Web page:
Hollywood has a Walk of Fame for movie stars. Nashville has a Walk of Fame for musicians. Louisville has one for baseball sluggers.
Now Baltimore has its own version of a Walk of Fame, complete with gold stars in the sidewalk. John Waters Star Walk is the name of Baltimore’s attraction, which is located in Hampden and was officially inaugurated by the Hampden Village Merchants Association on May 25.
It was created to mark locations where John Waters shot his 1998 movie, Pecker. It comes with a map that can be used to take a self-guided tour of real places that became fictional settings in the movie: The Sub Pit where Pecker flipped burgers, lesbian strip club The Pelt Room, and an alley where two rats have a “love scene.”
The walk was introduced on the same day that Waters appeared at Atomic Books in Hampden to sign copies of his newest book, Mr. Know-It-All: The Tarnished Wisdom of a Filth Elder, which includes a chapter about the filming of Pecker. The kickoff came two weeks before one of Hampden’s biggest festivals, Honfest, which will be held on June 8-9.
“I think it’s great,” Waters said at the book signing. “In Japan, they have a map of Baltimore that shows locations where The Wire was filmed and the spot where Divine ate dog shit in Pink Flamingos. That’s the entire map. There hasn’t been anything like this in Baltimore.”
The movie, starring Edward Furlong, tells the story of a young photographer from a poor Baltimore neighborhood whose amateur photos of his eccentric family and friends make him a hit with New York’s arts intelligentsia. In his book, Waters calls Pecker his “nice movie” and says it got made “mainly because Japanese teenage girls loved Edward Furlong and he had agreed to star in the title role.” It was so nice, Waters says, that it was rejected by the Cannes Film Festival for being “not offensive enough like your other usual stuff.”
The Star Walk was created by Nolen Strals, co-founder of design studio Post Typography; Ben Claassen III, creator of the Dirtfarm comic strip; and Samantha Claassen, owner of Golden West Café. In all, eight stars are spray painted on sidewalks (and one alley) around Hampden and include Waters’ signature and icons that represent different scenes in the movie.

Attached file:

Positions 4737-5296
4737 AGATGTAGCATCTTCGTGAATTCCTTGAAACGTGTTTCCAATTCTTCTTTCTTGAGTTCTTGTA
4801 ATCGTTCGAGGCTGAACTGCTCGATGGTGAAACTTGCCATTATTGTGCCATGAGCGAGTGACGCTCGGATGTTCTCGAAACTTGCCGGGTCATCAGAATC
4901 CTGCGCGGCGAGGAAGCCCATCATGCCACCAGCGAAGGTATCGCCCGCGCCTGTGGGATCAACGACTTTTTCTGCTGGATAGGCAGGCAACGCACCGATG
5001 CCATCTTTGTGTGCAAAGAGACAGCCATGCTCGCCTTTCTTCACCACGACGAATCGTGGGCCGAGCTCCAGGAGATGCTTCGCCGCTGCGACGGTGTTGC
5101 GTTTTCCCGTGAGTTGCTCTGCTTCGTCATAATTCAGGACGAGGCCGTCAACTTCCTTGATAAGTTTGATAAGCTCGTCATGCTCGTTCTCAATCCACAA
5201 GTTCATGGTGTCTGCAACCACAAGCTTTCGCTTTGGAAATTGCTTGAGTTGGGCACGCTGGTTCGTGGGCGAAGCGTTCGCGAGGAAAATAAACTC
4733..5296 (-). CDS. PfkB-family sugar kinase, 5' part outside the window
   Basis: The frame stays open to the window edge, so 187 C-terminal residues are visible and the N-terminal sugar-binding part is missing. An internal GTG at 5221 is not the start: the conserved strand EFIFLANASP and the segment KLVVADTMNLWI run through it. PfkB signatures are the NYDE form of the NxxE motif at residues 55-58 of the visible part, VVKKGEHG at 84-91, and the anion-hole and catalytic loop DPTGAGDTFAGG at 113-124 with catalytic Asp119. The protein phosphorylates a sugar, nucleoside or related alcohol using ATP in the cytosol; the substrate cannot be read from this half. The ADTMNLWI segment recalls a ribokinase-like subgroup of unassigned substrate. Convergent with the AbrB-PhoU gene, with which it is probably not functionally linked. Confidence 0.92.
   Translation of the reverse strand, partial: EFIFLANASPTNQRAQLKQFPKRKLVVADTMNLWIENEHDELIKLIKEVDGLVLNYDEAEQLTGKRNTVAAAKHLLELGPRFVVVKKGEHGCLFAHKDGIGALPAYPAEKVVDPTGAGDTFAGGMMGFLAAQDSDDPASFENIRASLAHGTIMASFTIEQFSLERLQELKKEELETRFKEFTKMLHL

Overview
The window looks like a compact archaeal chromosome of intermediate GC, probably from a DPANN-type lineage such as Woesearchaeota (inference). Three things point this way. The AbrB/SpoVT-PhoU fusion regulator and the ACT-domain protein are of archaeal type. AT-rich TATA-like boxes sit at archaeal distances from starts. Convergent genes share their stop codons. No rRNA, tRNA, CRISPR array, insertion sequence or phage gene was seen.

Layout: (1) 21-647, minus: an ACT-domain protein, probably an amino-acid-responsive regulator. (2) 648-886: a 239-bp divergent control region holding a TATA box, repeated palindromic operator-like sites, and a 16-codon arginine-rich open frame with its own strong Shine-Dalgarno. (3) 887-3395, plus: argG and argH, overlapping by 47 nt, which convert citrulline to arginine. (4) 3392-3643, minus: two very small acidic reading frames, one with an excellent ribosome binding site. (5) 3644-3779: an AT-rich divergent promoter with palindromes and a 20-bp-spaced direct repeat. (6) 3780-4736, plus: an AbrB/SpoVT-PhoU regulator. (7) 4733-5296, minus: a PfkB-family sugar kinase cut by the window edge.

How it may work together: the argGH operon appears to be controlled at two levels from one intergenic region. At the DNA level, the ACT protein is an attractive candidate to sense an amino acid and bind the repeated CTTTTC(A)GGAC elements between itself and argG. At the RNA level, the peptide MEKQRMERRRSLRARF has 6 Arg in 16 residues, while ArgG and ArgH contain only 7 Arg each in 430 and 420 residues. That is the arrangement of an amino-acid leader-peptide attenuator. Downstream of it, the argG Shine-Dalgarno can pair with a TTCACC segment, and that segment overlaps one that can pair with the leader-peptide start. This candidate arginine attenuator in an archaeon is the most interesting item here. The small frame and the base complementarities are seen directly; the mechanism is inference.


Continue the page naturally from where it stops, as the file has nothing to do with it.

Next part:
The walk takes less than an hour to complete, and the most out-of-the-way star is the one representing the rats’ love nest. Although they were only recently painted, the stars have a faded look, as if they’ve been in place for some time. They’re reminiscent of the guerilla sidewalk art that can be found all over Baltimore. The symbols—which will make sense for those who have seen the movie—include a bra, a beer bottle, two rats, and a tube of Preparation H.
Hampden also has a strong merchants association that understands the value of initiatives such as this. The maps are available for free at Atomic Books, but you can read about the specific locations below:
- 3853 Falls Road, home of the Puptrait Studio now, site of the Pelt Room in the movie.
- 3838 Falls Road, home of Service Photo now, site of the Claw Machine, the bar owned by Pecker’s dad, in the movie.
- 1101 W. 36th Street, home of Philly’s Best sub and pizza shop now, site of The Sub Pit, where Pecker worked, in the movie.
- 1017 W. 36th Street, site of The Food Market restaurant now, site of the Hampden Food Market, where Pecker and Matt shoplift, in the movie.
- The alley behind the 3500 block of Hickory Avenue, a residential area now, site of the rats’ love scene in the movie
- 908 W. 36th Street, site of Holy Frijoles restaurant now, site of The Bargain Hut thrift store, owned by Pecker’s mom, in the movie.
- 800 W. 36th Street, home of St. Luke’s Church on the Avenue now, site of the voting booth scene with Mink Stole in the movie.
- 3401 Keswick Road, most recently the home of Padma salon, site of the Spin ‘n’ Grin laundromat in the movie.
Some sites weren’t included, such as Pecker’s family home, which was destroyed in a fire, and the Fudge Palace, a bar for which scenes actually were filmed at what is now The Penthouse (formerly, the Atlantis) on the Fallsway.
In Mr. Know-It-All, Waters writes that critics thought Pecker’s story was autobiographical, but it wasn’t. He said the story actually was inspired by the lives of photographers Diane Arbus and Nan Goldin.
As if Hampden’s Star Walk isn’t enough attention for Pecker, there’s even more news about the movie. For more than a year, a group in New York has been exploring plans to remake the movie as a musical comedy, “updated for the Instagram age.” The idea is to take the film and adapt it for the stage, just as Hairspray and Cry-Baby were.
A group led by producer Chris Fink recently held an industry reading in New York to test the script and music for the possible production. The reading was held at The Theatre Center in New York earlier this month. According to a press release issued about the project, participants included Nicholas Barasch from She Loves Me as Pecker, and Sumi Yu from Call Me Madam and as his laundromat manager girlfriend Shelley, played by Christina Ricci in the film.
Fink declined in an email to discuss how the theater adaptation might vary from the film. Waters, who wrote and directed Pecker and controls the rights to it, said the press announcement about the industry reading went out prematurely and cautioned that many more steps are needed before a musical version of Pecker becomes a reality.
“It’s way too early,” he said. “This was not supposed to be announced yet . . . I should be talking about this in a year, if it’s going to happen.”
For now, the filmmaker doesn’t have to look very far to see his name in lights, as his work is fittingly immortalized on the sidewalks of Hampden.